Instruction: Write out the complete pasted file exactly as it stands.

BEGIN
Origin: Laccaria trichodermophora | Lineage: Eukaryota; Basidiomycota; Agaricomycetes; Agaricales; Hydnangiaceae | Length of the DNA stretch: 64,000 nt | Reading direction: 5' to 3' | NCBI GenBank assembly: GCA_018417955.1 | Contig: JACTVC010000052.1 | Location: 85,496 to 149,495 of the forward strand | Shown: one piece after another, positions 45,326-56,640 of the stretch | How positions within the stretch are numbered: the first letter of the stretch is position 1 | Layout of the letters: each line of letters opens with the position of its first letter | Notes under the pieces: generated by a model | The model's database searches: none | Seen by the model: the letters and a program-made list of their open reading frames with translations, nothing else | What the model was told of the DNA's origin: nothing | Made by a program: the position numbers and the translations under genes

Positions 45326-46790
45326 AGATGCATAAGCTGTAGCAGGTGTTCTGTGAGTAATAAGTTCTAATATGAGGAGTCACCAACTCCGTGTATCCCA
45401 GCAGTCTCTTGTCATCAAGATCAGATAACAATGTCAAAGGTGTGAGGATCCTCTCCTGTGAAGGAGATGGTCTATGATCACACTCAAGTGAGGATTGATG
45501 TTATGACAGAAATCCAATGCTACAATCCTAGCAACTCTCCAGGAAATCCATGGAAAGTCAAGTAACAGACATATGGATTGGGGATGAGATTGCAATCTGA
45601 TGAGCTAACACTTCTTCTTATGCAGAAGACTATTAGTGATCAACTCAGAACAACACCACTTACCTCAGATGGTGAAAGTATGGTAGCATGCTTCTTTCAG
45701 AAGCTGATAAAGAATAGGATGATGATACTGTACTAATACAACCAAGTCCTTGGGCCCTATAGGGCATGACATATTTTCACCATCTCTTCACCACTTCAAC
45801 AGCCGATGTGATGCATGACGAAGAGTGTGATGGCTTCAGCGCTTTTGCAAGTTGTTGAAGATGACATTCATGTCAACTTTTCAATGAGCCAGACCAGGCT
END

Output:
Origin: Laccaria trichodermophora | Lineage: Eukaryota; Basidiomycota; Agaricomycetes; Agaricales; Hydnangiaceae | Length of the DNA stretch: 64,000 nt | Reading direction: 5' to 3' | NCBI GenBank assembly: GCA_018417955.1 | Contig: JACTVC010000052.1 | Location: 85,496 to 149,495 of the forward strand | Shown: one piece after another, positions 45,326-56,640 of the stretch | How positions within the stretch are numbered: the first letter of the stretch is position 1 | Layout of the letters: each line of letters opens with the position of its first letter | Notes under the pieces: generated by a model | The model's database searches: none | Seen by the model: the letters and a program-made list of their open reading frames with translations, nothing else | What the model was told of the DNA's origin: nothing | Made by a program: the position numbers and the translations under genes

Positions 45326-46790
45326 AGATGCATAAGCTGTAGCAGGTGTTCTGTGAGTAATAAGTTCTAATATGAGGAGTCACCAACTCCGTGTATCCCA
45401 GCAGTCTCTTGTCATCAAGATCAGATAACAATGTCAAAGGTGTGAGGATCCTCTCCTGTGAAGGAGATGGTCTATGATCACACTCAAGTGAGGATTGATG
45501 TTATGACAGAAATCCAATGCTACAATCCTAGCAACTCTCCAGGAAATCCATGGAAAGTCAAGTAACAGACATATGGATTGGGGATGAGATTGCAATCTGA
45601 TGAGCTAACACTTCTTCTTATGCAGAAGACTATTAGTGATCAACTCAGAACAACACCACTTACCTCAGATGGTGAAAGTATGGTAGCATGCTTCTTTCAG
45701 AAGCTGATAAAGAATAGGATGATGATACTGTACTAATACAACCAAGTCCTTGGGCCCTATAGGGCATGACATATTTTCACCATCTCTTCACCACTTCAAC
45801 AGCCGATGTGATGCATGACGAAGAGTGTGATGGCTTCAGCGCTTTTGCAAGTTGTTGAAGATGACATTCATGTCAACTTTTCAATGAGCCAGACCAGGCT